Is online poker legal in the USA?
One of the most asked questions we receive is: Can you play online poker in the US? In a word: Yes.
No American citizen pre-UIGEA or since its passage has been charged with a crime for gambling online. Similar to laws on bookmaking, the bookie who takes the bets from players is liable to prosecution, not the individual bettor who decides to bet on a sporting event.
The Unlawful Internet Gambling Enforcement Act
After several attempts to criminalize internet gambling operators through legislation, Congress attached a provision onto a SAFE Port Act which regulated port security. The legislation was called the Unlawful Internet Gambling Enforcement Act of 2006 (UIGEA) and was signed into law by President George W. Bush on October 13th, 2006.
The UIGEA does not criminalize online poker players or the act of gambling online, but instead goes after gambling site operators and payment processors that process online gambling transactions.
The passage of the UIGEA quickly eliminated some of the larger online poker rooms from the US market. Many companies, such as Party Gaming, are publicly traded. Since their shareholders could be charged criminally for crimes committed by the company, they immediately withdrew from the US market. The law changed the online poker landscape and gave more power to rooms that stayed in the US market.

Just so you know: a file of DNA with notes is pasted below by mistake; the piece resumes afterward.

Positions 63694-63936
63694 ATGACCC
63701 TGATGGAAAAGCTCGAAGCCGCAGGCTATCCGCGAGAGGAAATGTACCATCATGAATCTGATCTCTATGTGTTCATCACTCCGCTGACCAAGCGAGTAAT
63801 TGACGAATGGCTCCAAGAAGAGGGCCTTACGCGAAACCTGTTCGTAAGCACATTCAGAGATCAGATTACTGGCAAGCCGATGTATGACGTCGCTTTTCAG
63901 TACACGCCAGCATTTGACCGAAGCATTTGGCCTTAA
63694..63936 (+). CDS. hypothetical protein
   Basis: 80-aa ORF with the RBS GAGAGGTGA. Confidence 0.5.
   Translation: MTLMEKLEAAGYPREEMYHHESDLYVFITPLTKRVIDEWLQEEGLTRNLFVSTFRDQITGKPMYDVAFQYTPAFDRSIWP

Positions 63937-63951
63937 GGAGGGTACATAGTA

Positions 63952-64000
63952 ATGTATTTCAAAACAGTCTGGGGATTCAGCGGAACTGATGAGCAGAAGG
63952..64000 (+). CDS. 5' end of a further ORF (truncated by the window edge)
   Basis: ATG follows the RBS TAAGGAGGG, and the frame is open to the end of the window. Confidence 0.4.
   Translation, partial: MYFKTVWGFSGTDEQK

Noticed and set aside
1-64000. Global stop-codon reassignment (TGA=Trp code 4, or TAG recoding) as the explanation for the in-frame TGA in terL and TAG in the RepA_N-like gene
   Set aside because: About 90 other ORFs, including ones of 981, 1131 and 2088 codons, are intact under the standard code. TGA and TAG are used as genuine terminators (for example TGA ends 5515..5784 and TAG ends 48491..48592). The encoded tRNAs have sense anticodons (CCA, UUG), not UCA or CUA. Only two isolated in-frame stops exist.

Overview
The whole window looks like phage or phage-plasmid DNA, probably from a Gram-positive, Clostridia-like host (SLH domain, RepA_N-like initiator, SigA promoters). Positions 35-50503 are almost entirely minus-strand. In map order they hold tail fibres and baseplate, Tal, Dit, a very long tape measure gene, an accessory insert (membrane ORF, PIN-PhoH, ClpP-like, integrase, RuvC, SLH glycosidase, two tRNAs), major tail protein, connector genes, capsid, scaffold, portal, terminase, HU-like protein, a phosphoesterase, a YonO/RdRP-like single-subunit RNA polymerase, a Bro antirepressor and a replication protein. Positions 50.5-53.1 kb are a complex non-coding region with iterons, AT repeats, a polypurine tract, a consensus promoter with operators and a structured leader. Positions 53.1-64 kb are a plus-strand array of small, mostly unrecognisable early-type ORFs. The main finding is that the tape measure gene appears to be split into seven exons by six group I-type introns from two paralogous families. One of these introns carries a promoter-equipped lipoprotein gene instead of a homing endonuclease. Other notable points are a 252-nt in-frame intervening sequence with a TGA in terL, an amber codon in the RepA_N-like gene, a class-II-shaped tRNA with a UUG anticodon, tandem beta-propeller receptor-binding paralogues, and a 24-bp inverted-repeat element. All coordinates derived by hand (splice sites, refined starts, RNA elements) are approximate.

With that said, poker sites today have to be more careful than ever with their payment processing and financial transactions as many are facing legal threats from the US government. We’d like to point out that you should take this as legal advice and if you are interested in learning more about if online poker is legal in your state, please consult a lawyer.
Several legislators believe online poker in the United States is illegal and many other players think it is entirely legal. The 100% truth is in fact online poker is a grey area and has more to do with what state you are currently living in than anything else.
This is why several US online poker rooms don’t provide access to players living in some states over others.